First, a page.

Germany’s ministers are setting up in their new offices for the first time when Foreign Minister Annalena Baerbock (Greens) is already making her first business trip to Paris – by plane.
It is not unusual for Baerbock to travel abroad as Foreign Minister. But the fact that it was precisely she who previously called for air traffic to be curbed, including international air traffic, is not without a certain piquancy. The shitstorm on the net followed immediately, a little later a wave of indignant defenders Baerbocks who shook their heads at the excitement.
By train, Baerbock would have got from Berlin to Paris in eleven hours. That would have been doable. The German Foreign Minister could have taken her Austrian party colleague, Climate Minister Leonore Gewessler, as an example. She even traveled home by train from the World Climate Conference in Glasgow, Scotland. That was climate-friendly, but it took a whole 27 hours.
Annalena Baerbock seems to have reacted to the displeasure: she chose the train for her subsequent trip to Brussels, the second stop on her first business trip. At the Nord train station in Paris, she boarded the Thalys in the direction of Belgium. It is still unclear how she will get from Brussels to Warsaw and from there back to Berlin. Should the German foreign minister travel to Moscow or Beijing in the future – where she could expect a rather cool reception despite climate change – it will be difficult without a plane, not to mention Washington. The alternatives to flying are time-consuming and expensive.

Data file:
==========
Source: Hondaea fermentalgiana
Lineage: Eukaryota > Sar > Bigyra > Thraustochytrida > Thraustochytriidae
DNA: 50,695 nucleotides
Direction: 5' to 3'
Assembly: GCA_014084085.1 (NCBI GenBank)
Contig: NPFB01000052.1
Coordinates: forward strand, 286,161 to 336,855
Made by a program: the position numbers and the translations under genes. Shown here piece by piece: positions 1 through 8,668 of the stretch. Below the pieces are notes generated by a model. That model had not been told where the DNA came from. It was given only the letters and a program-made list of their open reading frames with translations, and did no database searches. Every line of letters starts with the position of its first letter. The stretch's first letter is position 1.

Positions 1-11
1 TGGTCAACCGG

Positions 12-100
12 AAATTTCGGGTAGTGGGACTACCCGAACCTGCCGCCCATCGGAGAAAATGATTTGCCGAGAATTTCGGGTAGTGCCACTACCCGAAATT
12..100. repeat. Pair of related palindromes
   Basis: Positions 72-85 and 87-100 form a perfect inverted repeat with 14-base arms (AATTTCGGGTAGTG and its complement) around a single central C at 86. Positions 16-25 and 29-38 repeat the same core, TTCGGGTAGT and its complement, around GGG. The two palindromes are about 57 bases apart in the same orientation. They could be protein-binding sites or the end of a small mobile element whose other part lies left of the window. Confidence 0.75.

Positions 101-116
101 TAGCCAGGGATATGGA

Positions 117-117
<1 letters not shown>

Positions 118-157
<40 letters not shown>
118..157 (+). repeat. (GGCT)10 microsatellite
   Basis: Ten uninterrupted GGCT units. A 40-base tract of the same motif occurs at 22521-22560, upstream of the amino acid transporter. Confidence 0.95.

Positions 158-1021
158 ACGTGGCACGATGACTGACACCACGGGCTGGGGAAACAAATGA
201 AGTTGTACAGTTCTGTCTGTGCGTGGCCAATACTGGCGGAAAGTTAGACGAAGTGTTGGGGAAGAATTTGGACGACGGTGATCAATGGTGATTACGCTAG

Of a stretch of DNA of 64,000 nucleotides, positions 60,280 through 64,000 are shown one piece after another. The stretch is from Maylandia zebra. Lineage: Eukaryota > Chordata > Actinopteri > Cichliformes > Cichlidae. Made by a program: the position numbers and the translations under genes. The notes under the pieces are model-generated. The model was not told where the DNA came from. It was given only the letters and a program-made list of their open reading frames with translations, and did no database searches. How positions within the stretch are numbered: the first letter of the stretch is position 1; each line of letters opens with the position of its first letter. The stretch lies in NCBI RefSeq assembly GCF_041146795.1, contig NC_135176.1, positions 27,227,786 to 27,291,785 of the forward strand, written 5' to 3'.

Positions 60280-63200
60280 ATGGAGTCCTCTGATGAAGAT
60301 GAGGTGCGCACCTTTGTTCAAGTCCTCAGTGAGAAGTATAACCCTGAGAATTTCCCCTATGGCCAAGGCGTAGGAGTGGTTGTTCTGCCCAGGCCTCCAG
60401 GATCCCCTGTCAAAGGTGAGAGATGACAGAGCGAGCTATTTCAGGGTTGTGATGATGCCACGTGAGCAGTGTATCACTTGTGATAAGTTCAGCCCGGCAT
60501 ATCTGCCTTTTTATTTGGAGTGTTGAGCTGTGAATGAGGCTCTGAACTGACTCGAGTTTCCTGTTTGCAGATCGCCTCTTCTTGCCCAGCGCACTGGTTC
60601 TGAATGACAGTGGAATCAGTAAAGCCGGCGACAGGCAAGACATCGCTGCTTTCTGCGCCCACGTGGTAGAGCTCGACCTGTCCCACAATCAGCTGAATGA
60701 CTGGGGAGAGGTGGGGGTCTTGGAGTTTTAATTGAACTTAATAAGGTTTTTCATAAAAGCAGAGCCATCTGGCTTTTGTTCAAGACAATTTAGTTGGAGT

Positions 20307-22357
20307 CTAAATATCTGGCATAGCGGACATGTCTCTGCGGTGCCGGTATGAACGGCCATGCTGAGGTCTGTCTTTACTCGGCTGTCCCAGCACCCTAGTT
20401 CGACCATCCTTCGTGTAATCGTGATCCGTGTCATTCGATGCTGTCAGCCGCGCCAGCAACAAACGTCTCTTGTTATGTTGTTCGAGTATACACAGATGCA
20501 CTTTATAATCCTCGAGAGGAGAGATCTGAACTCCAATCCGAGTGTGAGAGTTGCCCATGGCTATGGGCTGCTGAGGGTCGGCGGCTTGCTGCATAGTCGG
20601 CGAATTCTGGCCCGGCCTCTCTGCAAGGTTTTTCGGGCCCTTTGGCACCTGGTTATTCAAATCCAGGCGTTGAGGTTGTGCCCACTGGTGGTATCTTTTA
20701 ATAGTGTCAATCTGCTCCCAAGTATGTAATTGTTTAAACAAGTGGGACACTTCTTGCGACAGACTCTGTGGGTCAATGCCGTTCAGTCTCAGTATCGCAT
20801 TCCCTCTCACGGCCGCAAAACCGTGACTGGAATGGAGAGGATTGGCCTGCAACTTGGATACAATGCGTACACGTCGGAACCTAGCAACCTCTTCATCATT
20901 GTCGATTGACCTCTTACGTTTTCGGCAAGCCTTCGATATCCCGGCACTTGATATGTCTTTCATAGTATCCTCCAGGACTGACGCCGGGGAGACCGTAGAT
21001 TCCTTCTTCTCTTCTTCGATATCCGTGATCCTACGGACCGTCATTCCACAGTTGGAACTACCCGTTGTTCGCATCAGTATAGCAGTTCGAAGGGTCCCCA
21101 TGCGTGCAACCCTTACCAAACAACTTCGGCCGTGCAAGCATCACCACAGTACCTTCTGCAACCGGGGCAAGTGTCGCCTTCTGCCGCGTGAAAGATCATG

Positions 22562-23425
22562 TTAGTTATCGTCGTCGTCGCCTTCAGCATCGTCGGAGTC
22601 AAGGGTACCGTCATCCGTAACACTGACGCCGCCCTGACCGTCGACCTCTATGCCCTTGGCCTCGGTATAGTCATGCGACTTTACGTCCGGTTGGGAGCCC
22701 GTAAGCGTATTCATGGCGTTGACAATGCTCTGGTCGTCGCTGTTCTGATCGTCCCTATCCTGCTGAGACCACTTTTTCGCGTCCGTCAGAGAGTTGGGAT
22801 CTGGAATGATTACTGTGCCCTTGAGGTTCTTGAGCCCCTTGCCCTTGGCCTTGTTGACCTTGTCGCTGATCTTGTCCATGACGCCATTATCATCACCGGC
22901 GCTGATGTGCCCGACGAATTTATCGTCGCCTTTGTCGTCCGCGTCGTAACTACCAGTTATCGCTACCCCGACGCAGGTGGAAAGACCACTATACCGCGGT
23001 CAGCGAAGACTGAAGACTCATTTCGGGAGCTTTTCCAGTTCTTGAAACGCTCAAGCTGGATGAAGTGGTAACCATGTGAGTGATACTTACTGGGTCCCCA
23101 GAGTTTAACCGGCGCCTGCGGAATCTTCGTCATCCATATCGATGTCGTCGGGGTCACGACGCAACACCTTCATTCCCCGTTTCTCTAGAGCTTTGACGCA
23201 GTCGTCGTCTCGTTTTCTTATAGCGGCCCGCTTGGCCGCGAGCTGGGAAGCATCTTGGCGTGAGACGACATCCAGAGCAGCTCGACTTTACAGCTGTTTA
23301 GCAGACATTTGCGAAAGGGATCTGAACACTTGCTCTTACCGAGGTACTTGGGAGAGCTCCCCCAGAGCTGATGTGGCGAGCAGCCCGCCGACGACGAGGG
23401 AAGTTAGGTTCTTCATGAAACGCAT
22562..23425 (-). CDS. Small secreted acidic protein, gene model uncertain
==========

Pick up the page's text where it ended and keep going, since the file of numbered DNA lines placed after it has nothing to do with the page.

But above all: With or without Baerbock, people will not fly less, but more. Greens also have to ask themselves to what extent their worldview is compatible with this world and their own everyday life. If flights become a problem for business people but there is no alternative for politicians, the accusation of hypocrisy cannot be dismissed out of hand.
PS: If a world with less air traffic remains a utopia, it might be more honest not to ask for it in the first place.